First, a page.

North Carolina's elected officials are looking for ways to encourage more military members to remain in the state once they leave the service with jobs, and in some cases give them a second chance.
There's expected to be a spike in separations from the military at North Carolina installations through 2016 as Iraq and Afghanistan operations wind down and troop levels settle. Gov. Pat McCrory and other state leaders say the surge is an opportunity to find ways to keep them in the state for good by highlighting their skills to potential employers.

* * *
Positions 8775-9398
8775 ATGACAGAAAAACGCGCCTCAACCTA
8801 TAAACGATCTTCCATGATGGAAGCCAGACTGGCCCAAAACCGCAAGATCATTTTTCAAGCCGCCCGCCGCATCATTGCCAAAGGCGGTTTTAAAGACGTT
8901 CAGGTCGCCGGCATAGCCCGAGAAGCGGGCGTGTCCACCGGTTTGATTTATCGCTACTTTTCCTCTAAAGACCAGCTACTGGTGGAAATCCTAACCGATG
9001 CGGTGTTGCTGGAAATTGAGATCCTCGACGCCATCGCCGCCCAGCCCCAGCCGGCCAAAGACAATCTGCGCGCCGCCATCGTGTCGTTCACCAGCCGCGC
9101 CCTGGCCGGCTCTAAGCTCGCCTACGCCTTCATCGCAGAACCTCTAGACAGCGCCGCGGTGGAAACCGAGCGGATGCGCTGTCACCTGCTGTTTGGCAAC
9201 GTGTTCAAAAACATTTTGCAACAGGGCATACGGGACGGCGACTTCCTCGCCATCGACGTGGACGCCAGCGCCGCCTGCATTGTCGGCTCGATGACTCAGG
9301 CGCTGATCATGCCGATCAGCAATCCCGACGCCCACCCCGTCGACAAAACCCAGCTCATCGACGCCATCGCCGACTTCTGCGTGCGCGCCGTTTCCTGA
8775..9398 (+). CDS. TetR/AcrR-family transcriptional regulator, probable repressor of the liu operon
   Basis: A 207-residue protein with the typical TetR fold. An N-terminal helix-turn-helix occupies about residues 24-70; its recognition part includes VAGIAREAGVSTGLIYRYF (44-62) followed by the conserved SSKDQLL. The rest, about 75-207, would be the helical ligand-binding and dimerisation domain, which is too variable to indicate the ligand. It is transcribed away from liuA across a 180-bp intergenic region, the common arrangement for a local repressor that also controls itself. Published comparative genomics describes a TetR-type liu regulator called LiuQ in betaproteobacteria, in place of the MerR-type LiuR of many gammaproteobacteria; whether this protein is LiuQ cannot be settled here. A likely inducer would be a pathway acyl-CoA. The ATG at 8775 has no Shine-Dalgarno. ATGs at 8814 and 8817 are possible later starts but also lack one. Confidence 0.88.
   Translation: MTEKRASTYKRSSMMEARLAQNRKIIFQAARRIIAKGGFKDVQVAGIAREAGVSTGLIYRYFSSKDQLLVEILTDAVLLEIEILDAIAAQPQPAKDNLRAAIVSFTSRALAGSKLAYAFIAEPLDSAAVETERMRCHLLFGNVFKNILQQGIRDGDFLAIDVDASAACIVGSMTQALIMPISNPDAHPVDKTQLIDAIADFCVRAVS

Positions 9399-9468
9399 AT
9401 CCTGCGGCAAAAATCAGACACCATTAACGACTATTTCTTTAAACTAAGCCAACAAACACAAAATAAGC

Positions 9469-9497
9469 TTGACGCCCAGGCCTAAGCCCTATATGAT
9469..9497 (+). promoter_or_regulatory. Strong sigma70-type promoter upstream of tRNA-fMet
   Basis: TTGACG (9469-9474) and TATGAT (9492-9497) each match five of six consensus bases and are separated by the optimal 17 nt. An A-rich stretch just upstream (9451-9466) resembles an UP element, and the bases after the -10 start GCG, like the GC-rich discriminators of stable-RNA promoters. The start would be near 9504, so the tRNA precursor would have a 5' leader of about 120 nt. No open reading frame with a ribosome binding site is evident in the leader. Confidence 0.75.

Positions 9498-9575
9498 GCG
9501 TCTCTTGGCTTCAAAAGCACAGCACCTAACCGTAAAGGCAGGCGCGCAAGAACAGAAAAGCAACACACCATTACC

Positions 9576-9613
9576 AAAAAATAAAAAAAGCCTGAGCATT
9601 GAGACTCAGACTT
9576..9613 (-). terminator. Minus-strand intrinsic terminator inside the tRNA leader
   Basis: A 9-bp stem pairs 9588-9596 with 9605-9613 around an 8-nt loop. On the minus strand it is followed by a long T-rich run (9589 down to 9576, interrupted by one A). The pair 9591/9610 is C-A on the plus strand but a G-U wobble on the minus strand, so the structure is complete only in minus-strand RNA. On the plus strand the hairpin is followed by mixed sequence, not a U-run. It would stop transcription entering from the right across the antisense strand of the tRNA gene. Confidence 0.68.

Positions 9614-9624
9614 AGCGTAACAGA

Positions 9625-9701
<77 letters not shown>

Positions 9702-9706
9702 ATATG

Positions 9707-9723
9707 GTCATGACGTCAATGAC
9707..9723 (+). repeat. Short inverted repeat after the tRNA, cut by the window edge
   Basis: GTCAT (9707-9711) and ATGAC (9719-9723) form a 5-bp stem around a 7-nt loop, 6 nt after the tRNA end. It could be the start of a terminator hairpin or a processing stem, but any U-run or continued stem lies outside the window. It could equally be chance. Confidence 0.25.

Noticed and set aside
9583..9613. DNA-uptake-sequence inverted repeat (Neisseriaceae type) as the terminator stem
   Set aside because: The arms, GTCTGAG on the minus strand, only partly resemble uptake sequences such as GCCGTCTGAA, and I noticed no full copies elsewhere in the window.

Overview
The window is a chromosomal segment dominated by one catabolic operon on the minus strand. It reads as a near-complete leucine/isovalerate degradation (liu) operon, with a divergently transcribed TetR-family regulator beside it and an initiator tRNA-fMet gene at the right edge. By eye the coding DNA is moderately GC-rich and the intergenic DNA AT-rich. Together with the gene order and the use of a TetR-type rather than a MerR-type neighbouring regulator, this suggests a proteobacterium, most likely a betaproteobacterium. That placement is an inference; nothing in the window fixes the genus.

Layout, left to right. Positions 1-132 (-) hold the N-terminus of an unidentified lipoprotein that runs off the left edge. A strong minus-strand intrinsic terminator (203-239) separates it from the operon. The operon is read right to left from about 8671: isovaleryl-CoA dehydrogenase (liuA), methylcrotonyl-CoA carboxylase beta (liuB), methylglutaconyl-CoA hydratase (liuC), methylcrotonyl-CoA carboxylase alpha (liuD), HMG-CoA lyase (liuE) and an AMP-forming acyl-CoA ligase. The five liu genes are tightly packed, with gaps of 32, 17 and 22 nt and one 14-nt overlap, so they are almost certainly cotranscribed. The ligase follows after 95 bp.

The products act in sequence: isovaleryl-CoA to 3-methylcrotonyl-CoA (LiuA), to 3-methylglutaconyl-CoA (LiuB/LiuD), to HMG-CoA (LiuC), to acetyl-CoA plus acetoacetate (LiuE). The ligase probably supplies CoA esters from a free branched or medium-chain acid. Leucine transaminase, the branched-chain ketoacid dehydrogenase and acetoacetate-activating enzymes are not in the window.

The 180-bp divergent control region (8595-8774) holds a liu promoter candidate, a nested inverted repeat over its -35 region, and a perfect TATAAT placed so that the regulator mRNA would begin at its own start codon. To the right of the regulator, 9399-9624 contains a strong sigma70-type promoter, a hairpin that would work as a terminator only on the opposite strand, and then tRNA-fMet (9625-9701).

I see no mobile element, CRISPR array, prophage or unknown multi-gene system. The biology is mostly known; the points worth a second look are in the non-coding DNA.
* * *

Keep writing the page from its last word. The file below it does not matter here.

One pilot program is also designed to help veterans who may be dealing with substance abuse or mental health problems. Harnett County will hold the state's first veterans' treatment court later this week.